The shadowy world of Swiss banking — with its secret off-shore accounts and undetectable financial transactions — was dramatically and publically exposed when UBS, AG, Switzerland’s largest bank, entered into a “deferred prosecution agreement” with the U.S. Justice Department on tax massive fraud charges.
UBS must pay a $780 million fine (roughly four years of profits from their criminal enterprise), identify all U.S. clients and stop supplying secret accounts to U.S. taxpayers.
UBS was charged with tax fraud because it voluntarily agreed with IRS to report income and withhold taxes on U.S. taxpayers, then it deliberately evaded its responsibilities by using sham entities and fictitious names to open new accounts.
The government contends that from late 2002 to 2007, UBS helped U.S. taxpayers illegally hide $20 billion, thereby evading $300 million in taxes annually.
Acting like James Bond, UBS bankers travelled to the U.S. at least 3,800 times, using encrypted laptops and other counter-surveillance techniques to prevent the detection of the identities and offshore assets of their U.S. clients.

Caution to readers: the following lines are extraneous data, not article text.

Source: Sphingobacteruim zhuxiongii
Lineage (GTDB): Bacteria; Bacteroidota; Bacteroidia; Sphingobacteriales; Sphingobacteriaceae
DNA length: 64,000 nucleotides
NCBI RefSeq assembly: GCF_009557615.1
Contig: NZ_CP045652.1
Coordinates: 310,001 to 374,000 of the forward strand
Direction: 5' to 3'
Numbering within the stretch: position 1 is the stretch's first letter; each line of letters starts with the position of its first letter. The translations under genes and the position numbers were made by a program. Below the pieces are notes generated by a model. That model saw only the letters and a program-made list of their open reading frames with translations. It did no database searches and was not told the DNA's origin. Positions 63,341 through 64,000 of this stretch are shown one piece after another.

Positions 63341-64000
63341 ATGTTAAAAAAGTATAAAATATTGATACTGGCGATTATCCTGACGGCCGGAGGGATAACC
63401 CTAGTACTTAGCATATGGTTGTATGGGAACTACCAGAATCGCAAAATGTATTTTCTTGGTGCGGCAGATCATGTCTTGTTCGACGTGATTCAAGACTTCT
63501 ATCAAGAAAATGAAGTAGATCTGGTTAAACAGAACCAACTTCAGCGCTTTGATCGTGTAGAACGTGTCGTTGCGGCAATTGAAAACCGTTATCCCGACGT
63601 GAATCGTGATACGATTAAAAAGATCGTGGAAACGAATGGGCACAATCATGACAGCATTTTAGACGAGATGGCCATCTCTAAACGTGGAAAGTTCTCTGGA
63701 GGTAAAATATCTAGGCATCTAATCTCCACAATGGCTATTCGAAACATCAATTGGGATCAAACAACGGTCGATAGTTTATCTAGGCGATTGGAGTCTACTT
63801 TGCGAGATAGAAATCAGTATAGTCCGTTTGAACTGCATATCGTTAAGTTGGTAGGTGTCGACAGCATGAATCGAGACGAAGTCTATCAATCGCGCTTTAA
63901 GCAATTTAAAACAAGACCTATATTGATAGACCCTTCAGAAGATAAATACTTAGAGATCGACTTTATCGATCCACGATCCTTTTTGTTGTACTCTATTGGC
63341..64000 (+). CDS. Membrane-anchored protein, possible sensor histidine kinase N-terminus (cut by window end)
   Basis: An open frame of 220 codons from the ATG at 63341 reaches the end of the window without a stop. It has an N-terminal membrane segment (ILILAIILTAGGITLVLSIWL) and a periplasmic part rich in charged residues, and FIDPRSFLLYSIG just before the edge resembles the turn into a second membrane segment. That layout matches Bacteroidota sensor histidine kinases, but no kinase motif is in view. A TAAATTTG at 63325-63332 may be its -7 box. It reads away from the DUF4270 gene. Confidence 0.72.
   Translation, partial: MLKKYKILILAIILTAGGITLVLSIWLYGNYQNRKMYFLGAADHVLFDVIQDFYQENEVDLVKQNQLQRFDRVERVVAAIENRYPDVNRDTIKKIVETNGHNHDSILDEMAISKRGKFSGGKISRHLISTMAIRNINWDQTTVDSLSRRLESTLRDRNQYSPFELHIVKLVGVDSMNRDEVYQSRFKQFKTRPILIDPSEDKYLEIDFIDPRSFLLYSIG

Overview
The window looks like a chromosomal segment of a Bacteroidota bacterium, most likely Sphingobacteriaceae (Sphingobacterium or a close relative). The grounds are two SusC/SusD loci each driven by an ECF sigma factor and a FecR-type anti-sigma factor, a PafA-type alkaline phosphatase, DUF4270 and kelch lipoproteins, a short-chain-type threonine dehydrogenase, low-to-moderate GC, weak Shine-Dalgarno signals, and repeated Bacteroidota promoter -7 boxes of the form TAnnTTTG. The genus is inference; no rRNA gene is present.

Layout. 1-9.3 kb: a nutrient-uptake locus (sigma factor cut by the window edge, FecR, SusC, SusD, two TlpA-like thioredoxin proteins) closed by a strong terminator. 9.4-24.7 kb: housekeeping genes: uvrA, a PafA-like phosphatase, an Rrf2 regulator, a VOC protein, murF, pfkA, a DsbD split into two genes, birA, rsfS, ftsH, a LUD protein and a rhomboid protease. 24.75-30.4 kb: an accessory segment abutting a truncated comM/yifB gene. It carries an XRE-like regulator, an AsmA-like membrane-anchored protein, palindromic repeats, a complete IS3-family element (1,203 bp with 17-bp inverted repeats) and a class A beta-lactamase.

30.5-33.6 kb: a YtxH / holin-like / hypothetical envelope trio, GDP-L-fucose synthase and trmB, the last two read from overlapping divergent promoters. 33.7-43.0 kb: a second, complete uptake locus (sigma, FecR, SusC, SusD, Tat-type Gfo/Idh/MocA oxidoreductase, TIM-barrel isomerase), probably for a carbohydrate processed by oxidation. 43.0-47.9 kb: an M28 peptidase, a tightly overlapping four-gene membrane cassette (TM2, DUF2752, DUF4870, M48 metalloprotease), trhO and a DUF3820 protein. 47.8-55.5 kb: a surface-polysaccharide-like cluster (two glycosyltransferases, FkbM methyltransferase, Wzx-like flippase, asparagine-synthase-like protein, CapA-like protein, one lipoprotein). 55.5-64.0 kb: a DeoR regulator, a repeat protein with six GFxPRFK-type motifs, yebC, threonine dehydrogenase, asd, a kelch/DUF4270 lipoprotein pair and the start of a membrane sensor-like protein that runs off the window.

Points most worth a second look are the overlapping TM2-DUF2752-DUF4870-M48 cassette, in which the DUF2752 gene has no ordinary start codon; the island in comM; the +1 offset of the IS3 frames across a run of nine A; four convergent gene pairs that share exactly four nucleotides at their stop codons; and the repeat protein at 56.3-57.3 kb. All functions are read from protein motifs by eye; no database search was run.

UBS provided U.S. clients with high-tech gadgets containing specially coded computer chips that allowed clandestine access to their accounts and transfers of their wealth. The passwords changed each time the accounts were accessed.
The Justice Department has demanded that UBS disclose the identities and banking records of 52,000 suspected U.S. tax cheats.
The disclosure could ruin Switzerland’s vaunted bank secrecy laws and cripple its international banking system. However, disobeying a court order requiring disclosure would cause UBS to default under the deferred prosecution agreement and its top executives could be indicted on felony tax charges.
Those U.S. taxpayers with Swiss bank accounts should be, understandably, quaking in their Gucci loafers.
IRS is warning them to come forward voluntarily before they are indentified, or they could be staring at serious criminal tax evasion charges.